The impact of antipsychotic drugs on the expression of genes associated with obesity

Student thesis: Doctoral ThesisDoctor of Philosophy (awarded by OU/Aberdeen)

Abstract

Schizophrenia is a severe and debilitating disorder, primarily treated with antipsychotic medication. Weight gain is a serious side-effect associated with most second generation antipsychotic drugs such as clozapine. The mechanism behind clozapine-induced weight gain remains poorly understood, but changes in eating behaviour and energy homeostasis may be involved. Recently, genome-wide association studies have identified a number of genetic
variants associated with obesity risk; however the effects of these risk variants on clozapineinduced weight gain have not been investigated. This doctoral thesis focused on the following research questions: (1) Does schizophrenia share a genetic link with obesity? (2) Can various antipsychotics alter the expression of obesity-related genes? (3) What is the initial signalling
event by which clozapine could induce a change in mRNA expression of the obesity-related genes?
The major findings from this work included that there was no demonstrable association between obesity-related variants and schizophrenia, and that low and intermediate doses of clozapine (0.125 μg/ml and 0.25 μg/ml) induced changes in mRNA expression of a panel of obesity-related genes in U937 cells. This effect was not observed in cells treated with haloperidol. However, the mRNA expression was also altered by treatment with olanzapine in most obesity-related genes tested but only in one gene when treated with risperidone. Treatment with 5-HT promoted an increase in mRNA expression of some obesity-related genes, which was similar to the treatment with 0.25 μg/ml clozapine although this effect was not apparent with a combination of clozapine and 5-HT. Changes in mRNA expression in clozapine-treated cells were likely mediated by the IP3 signalling pathway.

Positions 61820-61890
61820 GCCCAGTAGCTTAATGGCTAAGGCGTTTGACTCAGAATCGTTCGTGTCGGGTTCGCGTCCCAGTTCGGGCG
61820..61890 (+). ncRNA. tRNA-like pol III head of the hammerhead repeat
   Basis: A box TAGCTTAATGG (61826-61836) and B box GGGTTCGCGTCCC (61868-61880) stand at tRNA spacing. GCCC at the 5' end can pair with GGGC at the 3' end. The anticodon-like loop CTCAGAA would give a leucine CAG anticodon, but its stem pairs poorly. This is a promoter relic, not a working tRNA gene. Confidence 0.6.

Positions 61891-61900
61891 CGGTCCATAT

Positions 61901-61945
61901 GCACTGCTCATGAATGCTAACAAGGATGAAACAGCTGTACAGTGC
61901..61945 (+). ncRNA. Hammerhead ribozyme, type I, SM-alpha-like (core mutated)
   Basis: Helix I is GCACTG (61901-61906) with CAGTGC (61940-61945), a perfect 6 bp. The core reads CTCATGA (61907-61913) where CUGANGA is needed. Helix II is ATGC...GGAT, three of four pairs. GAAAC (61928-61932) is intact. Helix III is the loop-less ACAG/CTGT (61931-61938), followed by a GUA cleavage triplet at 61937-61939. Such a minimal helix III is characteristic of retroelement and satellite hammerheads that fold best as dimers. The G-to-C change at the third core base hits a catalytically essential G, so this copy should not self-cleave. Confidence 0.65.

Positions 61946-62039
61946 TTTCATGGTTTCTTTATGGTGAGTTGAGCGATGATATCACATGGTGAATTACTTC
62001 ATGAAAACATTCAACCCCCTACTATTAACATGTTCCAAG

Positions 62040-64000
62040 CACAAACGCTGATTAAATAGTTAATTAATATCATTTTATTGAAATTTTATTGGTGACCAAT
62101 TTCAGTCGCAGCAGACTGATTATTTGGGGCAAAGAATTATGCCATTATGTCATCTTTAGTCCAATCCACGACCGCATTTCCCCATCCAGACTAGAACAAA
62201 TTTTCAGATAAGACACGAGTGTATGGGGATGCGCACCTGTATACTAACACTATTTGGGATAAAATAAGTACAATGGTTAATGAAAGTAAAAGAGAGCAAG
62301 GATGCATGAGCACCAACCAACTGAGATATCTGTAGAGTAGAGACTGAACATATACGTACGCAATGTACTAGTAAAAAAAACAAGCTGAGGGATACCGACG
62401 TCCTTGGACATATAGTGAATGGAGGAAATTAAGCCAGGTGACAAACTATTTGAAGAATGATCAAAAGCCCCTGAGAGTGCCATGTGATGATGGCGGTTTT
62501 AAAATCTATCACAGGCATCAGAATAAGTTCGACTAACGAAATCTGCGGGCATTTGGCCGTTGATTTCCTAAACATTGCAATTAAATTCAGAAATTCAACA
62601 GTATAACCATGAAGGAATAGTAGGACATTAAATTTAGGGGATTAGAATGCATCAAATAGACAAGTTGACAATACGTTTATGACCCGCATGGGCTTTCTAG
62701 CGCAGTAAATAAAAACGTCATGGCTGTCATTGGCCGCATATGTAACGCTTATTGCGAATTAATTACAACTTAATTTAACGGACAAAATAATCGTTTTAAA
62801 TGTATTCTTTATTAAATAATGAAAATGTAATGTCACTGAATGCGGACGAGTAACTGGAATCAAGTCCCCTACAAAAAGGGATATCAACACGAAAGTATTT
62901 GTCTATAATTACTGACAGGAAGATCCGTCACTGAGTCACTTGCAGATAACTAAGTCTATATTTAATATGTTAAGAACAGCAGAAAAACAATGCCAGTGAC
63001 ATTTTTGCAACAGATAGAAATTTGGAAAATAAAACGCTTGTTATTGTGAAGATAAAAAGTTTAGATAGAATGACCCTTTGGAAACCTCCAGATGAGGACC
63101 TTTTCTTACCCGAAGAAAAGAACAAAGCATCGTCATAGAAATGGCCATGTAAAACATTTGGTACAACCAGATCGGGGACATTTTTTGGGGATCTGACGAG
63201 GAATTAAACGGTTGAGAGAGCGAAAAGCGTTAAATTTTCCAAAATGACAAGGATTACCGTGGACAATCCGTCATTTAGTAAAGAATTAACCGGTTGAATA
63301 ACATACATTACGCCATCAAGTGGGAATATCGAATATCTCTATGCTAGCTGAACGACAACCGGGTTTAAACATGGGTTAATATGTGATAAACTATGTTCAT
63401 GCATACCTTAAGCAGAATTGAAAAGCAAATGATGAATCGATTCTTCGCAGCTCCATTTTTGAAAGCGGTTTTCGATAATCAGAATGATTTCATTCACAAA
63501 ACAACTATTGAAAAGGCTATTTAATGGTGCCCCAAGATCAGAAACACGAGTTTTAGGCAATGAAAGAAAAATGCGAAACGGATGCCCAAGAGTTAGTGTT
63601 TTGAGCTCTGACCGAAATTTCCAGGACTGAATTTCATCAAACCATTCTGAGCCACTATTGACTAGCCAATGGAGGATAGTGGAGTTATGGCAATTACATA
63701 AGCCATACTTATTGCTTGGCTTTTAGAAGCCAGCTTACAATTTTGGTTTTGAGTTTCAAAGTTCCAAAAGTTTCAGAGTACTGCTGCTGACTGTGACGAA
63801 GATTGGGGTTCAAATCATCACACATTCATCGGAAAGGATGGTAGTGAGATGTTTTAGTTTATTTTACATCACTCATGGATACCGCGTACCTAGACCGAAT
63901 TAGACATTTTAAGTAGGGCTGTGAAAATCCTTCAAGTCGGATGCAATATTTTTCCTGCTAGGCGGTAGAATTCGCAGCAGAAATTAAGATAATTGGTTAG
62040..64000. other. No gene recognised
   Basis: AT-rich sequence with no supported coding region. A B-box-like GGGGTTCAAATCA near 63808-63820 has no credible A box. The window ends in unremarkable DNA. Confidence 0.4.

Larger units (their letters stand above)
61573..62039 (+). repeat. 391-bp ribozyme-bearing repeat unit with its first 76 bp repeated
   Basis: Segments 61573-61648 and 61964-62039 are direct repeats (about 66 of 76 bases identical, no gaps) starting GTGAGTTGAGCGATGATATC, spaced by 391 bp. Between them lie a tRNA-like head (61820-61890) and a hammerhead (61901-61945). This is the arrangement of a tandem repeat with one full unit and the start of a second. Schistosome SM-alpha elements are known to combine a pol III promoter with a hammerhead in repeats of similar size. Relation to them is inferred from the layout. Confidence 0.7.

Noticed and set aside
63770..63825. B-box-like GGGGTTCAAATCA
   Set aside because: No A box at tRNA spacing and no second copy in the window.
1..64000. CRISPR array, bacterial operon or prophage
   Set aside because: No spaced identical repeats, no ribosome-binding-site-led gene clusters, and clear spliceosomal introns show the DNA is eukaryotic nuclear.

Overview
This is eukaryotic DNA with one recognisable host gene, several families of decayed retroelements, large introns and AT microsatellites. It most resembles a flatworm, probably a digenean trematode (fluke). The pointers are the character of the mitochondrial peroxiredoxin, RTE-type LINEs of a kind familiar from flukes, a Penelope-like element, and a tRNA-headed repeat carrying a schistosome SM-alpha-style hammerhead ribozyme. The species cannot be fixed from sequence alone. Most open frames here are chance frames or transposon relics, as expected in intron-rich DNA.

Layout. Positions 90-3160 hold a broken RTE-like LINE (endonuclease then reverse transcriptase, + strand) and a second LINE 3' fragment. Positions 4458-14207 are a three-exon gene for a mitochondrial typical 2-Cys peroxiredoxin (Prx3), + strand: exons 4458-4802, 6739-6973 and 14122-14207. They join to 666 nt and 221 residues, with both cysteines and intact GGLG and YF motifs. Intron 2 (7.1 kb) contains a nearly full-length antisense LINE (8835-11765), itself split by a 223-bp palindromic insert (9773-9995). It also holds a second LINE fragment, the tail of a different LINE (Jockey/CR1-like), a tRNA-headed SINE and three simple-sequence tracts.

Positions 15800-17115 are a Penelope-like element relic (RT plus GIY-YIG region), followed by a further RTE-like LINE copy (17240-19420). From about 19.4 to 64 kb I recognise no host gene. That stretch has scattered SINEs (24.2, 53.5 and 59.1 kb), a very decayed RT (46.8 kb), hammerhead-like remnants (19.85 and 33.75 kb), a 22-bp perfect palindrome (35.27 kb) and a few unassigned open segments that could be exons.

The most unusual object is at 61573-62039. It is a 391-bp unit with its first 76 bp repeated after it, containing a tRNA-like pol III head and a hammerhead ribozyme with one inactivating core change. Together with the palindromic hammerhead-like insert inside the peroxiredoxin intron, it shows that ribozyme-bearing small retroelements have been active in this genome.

In conclusion, the mechanism behind weight gain in patients treated with either clozapine or olanzapine is multi-factorial: this study suggests that there may be an additional risk factor that could facilitate antipsychotic-induced weight gain: the altered the mRNA expression of obesityrelated genes.
Date of Award31 Jul 2016
LanguageEnglish
Awarding Institution
  • University of Aberdeen
SponsorsSAGB
SupervisorJun Wei (Supervisor), Ian Megson (Supervisor), P D Whitfield (Supervisor) & Giovanna Bermano (Supervisor)

Cite this

The impact of antipsychotic drugs on the expression of genes associated with obesity
Mustard, C. (Author). 31 Jul 2016

Student thesis: Doctoral ThesisDoctor of Philosophy (awarded by OU/Aberdeen)